One issue that was not touched on during the movie was the widespread anti-Catholicism present in the United States in the mid nineteenth century. Protestant leaders became alarmed by the heavy influx of Catholic immigrants from Ireland and Germany. In the 1830s and 1840s, prominent Protestant leaders, such as Lyman Beecher and Horace Bushnell, attacked the Catholic Church as an enemy of republican values. Some scholars view the anti-Catholic rhetoric of Beecher and Bushnell as having contributed to anti-Irish and anti-Catholic mob violence.

Beecher's Plea for the West (1835) urged Protestants to exclude Catholics from western settlements. The Catholic Church's official silence on the subject of slavery also garnered the enmity of northern Protestants. Intolerance became more than an attitude on August 11, 1834, when a mob set fire to an Ursuline convent in Charlestown, MA.

The resulting "nativist" movement, which achieved prominence in the 1840s, was whipped into a frenzy of anti-Catholicism that led to mob violence, the burning of Catholic property, and the killing of Catholics. This violence was fed by claims that Catholics were destroying the culture of the United States. Irish Catholic immigrants were blamed for spreading violence and drunkenness.

These sentiments certainly created an atmosphere of prejudice toward Mary Surratt and probably contributed to her conviction and punishment.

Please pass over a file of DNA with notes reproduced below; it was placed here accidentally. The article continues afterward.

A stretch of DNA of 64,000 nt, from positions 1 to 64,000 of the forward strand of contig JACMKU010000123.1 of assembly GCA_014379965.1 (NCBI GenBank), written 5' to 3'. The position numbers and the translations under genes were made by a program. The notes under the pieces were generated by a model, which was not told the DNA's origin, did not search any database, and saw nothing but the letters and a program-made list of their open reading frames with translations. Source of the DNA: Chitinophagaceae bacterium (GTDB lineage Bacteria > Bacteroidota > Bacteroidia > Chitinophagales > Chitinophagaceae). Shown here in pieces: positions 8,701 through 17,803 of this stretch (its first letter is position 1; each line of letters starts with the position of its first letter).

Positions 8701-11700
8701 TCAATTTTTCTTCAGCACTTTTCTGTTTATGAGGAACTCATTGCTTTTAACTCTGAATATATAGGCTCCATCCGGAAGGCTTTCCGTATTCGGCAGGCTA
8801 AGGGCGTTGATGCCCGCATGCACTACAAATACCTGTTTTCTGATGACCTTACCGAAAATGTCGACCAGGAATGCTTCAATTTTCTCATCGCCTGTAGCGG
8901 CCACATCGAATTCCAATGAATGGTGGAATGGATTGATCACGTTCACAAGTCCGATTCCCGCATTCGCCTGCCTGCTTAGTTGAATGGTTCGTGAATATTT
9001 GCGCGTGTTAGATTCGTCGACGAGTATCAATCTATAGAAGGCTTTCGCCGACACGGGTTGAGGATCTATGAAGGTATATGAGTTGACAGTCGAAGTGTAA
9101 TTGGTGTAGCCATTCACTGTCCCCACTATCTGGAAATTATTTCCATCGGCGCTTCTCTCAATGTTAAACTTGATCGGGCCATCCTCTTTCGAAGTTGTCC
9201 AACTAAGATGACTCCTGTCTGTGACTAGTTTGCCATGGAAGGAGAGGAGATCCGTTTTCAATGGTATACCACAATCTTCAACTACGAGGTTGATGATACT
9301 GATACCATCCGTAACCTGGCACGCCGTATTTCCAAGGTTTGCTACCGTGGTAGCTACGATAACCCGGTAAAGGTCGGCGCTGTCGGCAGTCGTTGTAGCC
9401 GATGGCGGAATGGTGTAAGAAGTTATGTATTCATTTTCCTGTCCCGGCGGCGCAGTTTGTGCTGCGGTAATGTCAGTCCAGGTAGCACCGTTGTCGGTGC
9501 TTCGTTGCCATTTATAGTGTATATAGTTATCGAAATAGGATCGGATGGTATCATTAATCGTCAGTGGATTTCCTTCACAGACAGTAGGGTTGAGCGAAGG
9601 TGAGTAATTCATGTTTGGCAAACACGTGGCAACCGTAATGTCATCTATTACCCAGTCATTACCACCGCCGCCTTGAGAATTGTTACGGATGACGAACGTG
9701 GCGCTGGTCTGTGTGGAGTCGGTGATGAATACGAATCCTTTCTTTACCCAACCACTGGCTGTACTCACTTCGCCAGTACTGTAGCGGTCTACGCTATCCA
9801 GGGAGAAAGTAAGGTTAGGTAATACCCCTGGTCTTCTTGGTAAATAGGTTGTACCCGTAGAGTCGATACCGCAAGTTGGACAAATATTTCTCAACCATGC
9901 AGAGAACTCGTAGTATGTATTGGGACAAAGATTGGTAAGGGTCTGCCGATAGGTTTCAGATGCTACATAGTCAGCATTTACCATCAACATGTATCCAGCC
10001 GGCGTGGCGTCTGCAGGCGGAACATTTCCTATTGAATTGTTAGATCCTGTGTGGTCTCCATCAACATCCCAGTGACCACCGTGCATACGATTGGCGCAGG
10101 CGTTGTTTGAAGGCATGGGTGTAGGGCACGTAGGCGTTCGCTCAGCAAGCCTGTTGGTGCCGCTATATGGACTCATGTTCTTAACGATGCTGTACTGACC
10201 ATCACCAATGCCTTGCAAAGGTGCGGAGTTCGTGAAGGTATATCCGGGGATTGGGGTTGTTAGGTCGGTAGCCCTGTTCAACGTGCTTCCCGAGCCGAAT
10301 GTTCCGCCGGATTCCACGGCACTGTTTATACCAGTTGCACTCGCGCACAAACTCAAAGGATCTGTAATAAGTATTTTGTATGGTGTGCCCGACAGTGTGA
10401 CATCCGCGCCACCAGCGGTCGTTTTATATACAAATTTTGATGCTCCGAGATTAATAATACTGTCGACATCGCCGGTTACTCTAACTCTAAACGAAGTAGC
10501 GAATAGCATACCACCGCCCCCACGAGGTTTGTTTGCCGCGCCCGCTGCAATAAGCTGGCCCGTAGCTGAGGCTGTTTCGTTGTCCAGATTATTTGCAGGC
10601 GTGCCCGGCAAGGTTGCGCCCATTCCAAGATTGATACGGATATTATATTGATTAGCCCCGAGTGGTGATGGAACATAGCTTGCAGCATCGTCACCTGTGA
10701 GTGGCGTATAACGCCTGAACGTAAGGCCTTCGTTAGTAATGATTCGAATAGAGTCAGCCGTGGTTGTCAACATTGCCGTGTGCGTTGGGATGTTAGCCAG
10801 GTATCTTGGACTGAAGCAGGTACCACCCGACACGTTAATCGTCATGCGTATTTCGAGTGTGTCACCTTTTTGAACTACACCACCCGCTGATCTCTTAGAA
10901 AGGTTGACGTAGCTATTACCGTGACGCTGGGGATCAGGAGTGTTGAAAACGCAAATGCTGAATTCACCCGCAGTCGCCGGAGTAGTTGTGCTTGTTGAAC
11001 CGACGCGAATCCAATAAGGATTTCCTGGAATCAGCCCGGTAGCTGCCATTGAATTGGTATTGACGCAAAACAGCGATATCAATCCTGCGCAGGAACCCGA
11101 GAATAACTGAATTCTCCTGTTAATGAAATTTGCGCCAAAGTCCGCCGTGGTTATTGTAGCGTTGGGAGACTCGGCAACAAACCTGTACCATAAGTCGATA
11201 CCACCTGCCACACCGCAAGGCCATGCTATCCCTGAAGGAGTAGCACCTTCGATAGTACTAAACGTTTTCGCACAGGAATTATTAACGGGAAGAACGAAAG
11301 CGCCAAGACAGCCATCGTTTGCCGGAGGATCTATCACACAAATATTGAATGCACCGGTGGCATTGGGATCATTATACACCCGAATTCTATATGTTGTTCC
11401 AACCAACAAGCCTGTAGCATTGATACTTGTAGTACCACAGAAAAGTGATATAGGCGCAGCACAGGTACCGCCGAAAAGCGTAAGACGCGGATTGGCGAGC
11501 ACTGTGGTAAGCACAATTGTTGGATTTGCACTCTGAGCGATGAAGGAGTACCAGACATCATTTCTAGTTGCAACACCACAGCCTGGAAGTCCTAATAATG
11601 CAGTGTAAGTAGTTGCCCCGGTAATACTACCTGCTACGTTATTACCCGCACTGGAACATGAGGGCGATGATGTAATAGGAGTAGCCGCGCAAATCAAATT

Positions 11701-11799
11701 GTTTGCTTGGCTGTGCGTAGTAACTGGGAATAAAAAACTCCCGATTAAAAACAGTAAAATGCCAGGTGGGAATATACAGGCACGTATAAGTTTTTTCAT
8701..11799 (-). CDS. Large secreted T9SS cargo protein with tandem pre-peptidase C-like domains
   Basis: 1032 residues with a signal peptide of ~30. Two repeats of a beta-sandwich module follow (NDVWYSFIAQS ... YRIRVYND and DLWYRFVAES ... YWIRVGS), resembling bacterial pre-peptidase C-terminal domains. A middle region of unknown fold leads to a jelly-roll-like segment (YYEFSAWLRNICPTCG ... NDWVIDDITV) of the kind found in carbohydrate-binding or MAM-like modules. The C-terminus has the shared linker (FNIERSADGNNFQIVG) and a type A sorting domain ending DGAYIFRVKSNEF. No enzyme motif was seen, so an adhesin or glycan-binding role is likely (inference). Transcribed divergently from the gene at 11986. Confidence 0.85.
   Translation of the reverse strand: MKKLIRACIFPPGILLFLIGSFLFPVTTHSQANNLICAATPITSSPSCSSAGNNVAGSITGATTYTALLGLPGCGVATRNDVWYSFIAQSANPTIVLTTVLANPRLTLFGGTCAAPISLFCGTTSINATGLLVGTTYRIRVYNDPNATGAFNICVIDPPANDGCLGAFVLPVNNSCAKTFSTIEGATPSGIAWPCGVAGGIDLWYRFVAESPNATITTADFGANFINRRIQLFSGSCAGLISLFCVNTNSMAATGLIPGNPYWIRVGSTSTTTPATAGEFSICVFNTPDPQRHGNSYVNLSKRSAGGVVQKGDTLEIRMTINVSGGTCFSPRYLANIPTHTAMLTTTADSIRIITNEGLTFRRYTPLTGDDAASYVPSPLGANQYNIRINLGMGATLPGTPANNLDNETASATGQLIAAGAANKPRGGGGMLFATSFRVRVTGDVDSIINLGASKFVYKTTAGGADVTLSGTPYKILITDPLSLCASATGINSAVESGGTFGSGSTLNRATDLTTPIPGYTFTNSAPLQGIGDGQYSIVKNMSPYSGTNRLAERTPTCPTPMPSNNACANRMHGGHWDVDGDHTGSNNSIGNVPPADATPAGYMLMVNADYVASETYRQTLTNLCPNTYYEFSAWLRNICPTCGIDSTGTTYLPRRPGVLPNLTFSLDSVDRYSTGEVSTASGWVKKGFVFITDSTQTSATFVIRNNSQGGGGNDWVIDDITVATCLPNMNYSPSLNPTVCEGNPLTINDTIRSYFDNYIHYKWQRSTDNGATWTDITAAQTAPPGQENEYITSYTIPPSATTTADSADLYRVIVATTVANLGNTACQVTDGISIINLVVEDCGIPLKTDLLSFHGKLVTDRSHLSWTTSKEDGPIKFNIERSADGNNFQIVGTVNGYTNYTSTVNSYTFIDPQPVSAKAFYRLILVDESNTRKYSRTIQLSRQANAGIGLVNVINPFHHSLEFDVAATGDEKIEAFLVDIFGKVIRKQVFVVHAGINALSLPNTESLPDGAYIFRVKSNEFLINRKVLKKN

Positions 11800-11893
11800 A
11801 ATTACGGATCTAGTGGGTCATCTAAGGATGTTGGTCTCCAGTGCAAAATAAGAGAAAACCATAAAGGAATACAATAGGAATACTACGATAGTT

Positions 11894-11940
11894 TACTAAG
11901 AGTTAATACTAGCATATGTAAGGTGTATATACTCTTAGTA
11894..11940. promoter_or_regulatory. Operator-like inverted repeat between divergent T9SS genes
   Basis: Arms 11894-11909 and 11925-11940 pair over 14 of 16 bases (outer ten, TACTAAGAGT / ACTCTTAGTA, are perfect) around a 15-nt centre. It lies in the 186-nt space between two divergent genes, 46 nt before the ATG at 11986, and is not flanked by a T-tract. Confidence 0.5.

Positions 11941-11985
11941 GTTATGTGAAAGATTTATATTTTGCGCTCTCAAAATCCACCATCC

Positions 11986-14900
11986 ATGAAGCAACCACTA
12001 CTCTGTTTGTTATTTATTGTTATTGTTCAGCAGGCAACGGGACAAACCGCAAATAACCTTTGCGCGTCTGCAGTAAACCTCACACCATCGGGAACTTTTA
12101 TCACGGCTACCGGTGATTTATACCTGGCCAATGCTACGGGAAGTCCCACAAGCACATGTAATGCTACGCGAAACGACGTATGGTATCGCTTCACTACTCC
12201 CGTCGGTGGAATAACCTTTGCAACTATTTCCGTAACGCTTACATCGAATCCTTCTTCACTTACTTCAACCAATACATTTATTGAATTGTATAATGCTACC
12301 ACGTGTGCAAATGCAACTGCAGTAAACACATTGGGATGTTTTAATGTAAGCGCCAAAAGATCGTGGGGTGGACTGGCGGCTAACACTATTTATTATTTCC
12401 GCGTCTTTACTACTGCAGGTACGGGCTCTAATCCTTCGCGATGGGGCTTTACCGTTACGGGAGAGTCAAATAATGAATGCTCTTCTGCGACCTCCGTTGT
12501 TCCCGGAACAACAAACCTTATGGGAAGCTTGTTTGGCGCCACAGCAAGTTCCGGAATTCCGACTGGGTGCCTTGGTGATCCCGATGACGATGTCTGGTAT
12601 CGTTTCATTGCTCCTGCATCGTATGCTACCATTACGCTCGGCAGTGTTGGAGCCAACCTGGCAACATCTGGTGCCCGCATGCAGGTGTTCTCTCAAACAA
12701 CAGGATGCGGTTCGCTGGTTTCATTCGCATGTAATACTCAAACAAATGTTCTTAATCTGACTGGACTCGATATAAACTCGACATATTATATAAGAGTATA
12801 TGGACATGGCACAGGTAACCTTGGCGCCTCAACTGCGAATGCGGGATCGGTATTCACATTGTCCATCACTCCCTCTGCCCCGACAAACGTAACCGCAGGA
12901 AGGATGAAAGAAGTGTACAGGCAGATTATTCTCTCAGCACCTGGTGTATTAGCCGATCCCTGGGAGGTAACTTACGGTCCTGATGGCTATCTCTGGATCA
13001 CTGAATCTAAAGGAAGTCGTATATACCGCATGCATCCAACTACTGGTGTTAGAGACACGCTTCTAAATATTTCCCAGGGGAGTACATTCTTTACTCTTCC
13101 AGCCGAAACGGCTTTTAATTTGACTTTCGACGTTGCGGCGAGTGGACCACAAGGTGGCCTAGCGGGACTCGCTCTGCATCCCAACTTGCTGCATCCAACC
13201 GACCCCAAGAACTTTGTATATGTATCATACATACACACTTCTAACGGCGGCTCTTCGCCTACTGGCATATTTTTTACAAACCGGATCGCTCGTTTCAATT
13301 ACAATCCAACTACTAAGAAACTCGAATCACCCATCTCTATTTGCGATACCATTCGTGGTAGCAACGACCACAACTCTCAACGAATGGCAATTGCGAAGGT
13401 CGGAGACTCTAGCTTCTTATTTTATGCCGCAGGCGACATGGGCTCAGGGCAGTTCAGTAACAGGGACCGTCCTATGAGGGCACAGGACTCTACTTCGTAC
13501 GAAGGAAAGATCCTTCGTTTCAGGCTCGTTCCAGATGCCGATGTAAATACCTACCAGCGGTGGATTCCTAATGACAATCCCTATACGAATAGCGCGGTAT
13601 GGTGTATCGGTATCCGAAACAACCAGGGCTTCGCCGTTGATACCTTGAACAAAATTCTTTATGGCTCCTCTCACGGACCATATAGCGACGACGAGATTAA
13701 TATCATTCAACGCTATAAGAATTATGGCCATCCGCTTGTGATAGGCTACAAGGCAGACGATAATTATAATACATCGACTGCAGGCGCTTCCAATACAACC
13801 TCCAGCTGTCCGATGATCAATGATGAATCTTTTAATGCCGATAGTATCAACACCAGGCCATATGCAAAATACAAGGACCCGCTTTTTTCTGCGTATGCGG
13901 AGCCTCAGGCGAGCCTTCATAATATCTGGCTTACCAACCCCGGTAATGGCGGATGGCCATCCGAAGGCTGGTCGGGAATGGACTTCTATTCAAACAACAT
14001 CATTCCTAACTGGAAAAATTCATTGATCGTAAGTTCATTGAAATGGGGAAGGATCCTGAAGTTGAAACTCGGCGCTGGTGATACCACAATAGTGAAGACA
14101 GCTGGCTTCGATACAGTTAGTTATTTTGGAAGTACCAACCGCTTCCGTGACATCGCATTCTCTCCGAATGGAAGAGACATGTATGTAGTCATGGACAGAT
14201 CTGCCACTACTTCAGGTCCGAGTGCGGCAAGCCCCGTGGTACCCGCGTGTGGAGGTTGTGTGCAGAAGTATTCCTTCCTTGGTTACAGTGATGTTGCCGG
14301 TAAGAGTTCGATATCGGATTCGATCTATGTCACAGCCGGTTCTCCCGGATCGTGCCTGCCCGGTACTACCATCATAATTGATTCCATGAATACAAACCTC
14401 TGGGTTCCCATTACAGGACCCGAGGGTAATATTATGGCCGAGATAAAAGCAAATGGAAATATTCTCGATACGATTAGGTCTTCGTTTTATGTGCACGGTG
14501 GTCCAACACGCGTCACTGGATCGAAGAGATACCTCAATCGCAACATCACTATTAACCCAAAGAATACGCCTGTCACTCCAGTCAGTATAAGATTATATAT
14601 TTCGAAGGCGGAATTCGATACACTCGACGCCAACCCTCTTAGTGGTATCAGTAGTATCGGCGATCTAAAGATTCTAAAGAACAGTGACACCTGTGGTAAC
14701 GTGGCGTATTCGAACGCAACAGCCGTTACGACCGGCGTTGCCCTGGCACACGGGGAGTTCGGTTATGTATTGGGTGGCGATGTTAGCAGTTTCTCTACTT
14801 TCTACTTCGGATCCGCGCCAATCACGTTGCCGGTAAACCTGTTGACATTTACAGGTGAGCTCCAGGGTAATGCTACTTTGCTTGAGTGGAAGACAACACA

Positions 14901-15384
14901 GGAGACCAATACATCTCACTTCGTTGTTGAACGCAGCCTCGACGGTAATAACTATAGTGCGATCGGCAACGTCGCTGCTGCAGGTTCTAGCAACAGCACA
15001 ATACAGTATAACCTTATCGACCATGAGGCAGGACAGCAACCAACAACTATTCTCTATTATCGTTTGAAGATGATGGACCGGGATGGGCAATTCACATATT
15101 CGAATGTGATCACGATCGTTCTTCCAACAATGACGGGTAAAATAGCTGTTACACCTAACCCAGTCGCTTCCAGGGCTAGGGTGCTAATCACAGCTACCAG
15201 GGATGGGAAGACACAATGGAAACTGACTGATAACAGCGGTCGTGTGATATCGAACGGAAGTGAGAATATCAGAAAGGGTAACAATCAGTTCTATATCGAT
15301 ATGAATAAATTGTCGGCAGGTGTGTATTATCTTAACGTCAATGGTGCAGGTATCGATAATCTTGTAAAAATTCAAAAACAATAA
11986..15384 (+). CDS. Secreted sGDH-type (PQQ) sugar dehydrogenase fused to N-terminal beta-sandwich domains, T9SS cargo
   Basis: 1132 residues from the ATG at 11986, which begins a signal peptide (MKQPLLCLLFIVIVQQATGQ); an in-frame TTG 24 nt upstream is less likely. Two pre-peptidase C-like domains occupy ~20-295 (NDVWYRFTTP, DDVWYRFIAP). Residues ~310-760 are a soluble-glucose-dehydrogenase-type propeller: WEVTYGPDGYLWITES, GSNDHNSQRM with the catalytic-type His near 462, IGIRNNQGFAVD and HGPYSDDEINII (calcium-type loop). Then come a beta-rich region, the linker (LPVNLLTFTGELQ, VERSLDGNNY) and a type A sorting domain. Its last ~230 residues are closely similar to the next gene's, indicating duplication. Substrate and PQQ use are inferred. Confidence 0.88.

Doug Linder, on the Trail of the Lincoln Assassination Conspirators web site, concludes:

"Over the years, critics have attacked the verdicts, sentences, and procedures of the 1865 Military Commission. These critics have called the sentences unduly harsh, and criticized the rule allowing the death penalty to be imposed with a two-thirds vote of Commission members. The hanging of Mary Surratt, the first woman ever executed by the United States, has been a particular focus of criticism. Critics also have complained about the standard of proof, the lack of opportunity for defense counsel to adequately prepare for the trial, the withholding of potentially exculpatory evidence, and the Commission's rule forbidding the prisoners from testifying on their own behalf. The critics have a point: The 1865 trial of the Lincoln conspirators did fall short of commonly accepted norms of procedure and the verdicts--by modern standards--seem harsh.

"There does seem little question, however, that four of the convicted conspirators participated--in ways either large or small--in Booth's plan to assassinate key federal officials. Lewis Powell clearly attempted to stab to death Secretary Seward. David Herold, Dr. Samuel Mudd, and Edman Spangler aided Booth's escape from Washington. Herold and Mudd provided aid to Booth with full knowledge of his crime--and Spangler most likely did as well."

So, how do we view Redford's movie? It is a thought-provoking piece about the politically charged atmosphere in Washington after the Lincoln assassination. The movie provides a preview of how the radical Republicans would treat the defeated Confederate states. In spite of its liberties with the historical record, it shows how vindictive the government was relative to the South, and, perhaps more importantly, how no one in government wanted to be considered as favoring or sympathizing with the enemy. The Conspirator contains some fine acting and is a worthy fictional, historical, courtroom drama.